Finally, a word on dose. While the study above did not define what is considered "high-intake" of vitamin B6, several studies have looked at effects of direct supplementation of B6 on Parkinson symptoms. The study below achieved resolution of most symptoms with 100mg B6 daily as pyridoxine. These effects should also be achievable with just 10mg P5P daily given the dose-response relationship of B6 vs P5P (10:1).

    http://www.ncbi.nlm.nih.gov/pubmed/2269609
     
  2. messtafarian

    messtafarian Member

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    Haidut, I come from a different perspective here because I've been trying to correct some very upsetting neurological problems -- twitches, tremors, etc. These came on very suddenly after some kind of violent illness of unknown origin a year ago as you know. The "neurological vitamins" are b12, b6, b1, folate and copper and a frank deficiency in these can cause anemia but more worrisome -- disintegration of the spinal cord and sometimes irreversible CNS issues. B6, in fact, is noted more for its bad effects when there is too much of it as opposed to there not being enough.

    How do you suggest people approach b12 if they've been found through medical testing to have low b12? This has actually never happened to me, btw, I just started taking hydroxycobalamin to get my levels slightly over the recommended serum reading of 500.
     
  3. OP
    haidut

    haidut Member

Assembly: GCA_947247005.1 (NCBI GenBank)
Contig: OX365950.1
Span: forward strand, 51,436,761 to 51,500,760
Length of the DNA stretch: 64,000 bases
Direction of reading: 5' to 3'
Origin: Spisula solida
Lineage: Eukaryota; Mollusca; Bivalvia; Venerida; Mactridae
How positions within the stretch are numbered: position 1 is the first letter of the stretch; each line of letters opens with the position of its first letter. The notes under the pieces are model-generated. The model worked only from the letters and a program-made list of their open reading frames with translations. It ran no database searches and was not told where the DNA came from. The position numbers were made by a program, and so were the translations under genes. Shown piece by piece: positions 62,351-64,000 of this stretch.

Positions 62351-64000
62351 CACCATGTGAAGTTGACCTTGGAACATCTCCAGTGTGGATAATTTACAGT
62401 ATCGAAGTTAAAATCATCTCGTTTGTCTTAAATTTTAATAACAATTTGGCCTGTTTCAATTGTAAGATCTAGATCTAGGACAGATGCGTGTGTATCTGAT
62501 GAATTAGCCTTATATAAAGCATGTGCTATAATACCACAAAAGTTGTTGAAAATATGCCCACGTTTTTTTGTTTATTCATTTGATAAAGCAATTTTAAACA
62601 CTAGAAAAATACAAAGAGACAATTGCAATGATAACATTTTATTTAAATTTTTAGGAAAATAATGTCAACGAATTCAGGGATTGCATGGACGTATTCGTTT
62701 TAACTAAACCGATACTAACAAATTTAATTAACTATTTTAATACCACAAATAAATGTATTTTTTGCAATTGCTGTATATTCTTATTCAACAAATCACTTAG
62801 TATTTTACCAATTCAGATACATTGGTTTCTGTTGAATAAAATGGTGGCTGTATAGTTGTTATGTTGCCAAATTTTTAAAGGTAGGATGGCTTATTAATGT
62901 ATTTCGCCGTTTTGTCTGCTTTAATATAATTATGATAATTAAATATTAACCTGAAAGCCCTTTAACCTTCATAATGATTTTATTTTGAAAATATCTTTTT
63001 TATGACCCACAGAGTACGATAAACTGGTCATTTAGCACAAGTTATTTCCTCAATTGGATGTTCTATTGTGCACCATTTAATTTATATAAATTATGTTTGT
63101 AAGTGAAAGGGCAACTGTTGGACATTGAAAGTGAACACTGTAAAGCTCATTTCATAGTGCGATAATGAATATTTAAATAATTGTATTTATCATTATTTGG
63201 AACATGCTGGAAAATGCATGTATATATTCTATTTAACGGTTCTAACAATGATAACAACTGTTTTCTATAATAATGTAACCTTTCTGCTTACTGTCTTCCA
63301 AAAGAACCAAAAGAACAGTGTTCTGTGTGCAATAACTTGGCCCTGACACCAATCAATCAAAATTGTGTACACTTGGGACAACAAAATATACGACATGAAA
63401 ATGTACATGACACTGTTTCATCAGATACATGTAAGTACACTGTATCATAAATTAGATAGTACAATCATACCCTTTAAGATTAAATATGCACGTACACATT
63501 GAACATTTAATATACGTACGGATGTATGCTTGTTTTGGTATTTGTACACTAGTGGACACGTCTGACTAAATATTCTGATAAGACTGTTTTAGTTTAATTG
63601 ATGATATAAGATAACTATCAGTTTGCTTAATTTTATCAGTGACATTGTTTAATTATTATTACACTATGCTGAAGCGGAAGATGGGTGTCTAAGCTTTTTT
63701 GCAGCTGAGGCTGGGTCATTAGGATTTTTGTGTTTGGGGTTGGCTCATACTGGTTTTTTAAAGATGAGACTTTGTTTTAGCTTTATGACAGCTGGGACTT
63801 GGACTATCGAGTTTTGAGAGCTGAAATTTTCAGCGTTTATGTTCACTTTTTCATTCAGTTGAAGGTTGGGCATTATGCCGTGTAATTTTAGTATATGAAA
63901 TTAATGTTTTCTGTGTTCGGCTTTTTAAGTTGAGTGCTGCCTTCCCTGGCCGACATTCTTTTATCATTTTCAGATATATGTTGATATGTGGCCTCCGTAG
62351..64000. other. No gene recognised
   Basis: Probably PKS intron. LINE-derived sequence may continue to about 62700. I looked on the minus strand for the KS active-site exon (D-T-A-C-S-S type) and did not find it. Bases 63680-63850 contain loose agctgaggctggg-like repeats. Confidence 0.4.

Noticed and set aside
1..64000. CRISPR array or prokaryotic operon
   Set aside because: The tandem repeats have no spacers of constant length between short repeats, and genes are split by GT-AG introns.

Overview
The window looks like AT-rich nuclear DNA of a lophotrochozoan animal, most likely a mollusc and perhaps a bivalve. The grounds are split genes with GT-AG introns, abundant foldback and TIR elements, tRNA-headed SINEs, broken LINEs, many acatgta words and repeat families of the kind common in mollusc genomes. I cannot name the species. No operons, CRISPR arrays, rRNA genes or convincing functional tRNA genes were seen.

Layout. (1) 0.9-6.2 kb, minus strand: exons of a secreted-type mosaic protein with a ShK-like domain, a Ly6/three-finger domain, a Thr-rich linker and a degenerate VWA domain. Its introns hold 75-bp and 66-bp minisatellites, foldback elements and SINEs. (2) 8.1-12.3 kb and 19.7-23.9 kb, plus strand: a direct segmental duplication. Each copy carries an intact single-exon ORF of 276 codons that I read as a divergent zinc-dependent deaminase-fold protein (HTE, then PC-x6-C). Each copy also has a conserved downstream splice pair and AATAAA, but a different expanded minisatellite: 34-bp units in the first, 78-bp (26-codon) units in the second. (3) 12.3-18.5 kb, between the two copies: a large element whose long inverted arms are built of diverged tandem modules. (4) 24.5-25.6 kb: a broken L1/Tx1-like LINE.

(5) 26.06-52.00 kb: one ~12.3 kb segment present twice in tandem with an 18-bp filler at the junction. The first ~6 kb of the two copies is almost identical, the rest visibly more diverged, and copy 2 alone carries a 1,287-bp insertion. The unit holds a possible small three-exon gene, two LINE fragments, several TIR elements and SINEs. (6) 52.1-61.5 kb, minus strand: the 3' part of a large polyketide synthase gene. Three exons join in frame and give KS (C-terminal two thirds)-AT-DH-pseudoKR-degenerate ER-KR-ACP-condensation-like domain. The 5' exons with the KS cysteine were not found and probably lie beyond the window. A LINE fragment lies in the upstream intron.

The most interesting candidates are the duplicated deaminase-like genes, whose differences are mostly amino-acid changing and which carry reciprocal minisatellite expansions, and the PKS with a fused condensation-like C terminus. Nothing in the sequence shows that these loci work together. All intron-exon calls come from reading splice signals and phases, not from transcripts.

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    I guess for people with deficiency supplementation with B12 would be warranted. What I meant is that taking vitamin B12 does not seem to have the beneficial hormonal-like effects that say B3, B6 biotin and B1 have in higher doses even in healthier people. I do not see many studies with say folic acid or vitamin B12 improving say memory or some kind of age-related dysfunction vs. B3, B1, B2, etc. For people with normal levels of B12 and folate extra supplementation does not seem to give extra benefit unlike the other vitamins Peat has written about.
    Just my 2c.
     
  4. messtafarian

    messtafarian Member

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    That makes sense. There are huge fans of b12 online swearing that this alone cured their issues and there was no possible way to take too much -- however I don't think that's true. When I was *oversupplementing* and had a b12 reading of 1400 I was probably worse off. I think if you bombard the liver with that much it's just an extra stress on the liver to figure out what to do with it.
     
  5. tobieagle

    tobieagle Guest

    This is a bit disturbing.
    My guess would be, that for most people their b12 comes to a large degree from muscle meat.